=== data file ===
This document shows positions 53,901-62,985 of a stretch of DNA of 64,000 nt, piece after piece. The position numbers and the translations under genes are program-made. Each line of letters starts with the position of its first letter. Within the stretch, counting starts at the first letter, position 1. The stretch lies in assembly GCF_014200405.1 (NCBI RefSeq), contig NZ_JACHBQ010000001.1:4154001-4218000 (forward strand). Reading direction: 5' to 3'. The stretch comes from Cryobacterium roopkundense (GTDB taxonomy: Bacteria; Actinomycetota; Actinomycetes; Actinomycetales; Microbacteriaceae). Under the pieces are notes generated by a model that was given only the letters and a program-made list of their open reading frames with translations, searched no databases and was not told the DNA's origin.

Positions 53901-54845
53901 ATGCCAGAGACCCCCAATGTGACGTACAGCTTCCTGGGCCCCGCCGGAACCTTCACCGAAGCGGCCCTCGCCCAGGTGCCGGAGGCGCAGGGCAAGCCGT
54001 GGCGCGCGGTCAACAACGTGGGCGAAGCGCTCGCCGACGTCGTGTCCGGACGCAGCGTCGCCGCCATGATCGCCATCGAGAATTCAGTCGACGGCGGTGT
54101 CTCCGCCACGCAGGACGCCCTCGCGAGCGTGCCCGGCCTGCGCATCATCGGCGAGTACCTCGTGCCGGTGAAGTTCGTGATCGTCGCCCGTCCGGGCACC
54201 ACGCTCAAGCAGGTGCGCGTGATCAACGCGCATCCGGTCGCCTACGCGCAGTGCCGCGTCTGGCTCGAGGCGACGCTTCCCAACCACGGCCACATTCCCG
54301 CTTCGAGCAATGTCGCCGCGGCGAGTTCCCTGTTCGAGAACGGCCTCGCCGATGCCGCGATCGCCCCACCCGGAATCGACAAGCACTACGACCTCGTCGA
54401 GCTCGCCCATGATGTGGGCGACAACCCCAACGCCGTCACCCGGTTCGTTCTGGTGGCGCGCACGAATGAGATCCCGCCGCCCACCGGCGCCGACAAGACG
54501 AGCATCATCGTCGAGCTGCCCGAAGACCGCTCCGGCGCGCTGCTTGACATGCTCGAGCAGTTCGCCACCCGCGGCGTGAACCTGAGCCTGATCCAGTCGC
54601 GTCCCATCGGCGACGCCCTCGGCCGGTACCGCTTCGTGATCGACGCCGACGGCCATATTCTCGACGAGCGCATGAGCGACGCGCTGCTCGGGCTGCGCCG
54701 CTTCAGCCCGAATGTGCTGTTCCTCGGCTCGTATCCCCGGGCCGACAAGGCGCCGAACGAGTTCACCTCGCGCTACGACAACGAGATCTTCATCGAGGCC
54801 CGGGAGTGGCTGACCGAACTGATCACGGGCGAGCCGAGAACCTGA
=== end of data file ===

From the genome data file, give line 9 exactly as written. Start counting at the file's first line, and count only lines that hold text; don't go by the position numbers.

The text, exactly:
54501 AGCATCATCGTCGAGCTGCCCGAAGACCGCTCCGGCGCGCTGCTTGACATGCTCGAGCAGTTCGCCACCCGCGGCGTGAACCTGAGCCTGATCCAGTCGC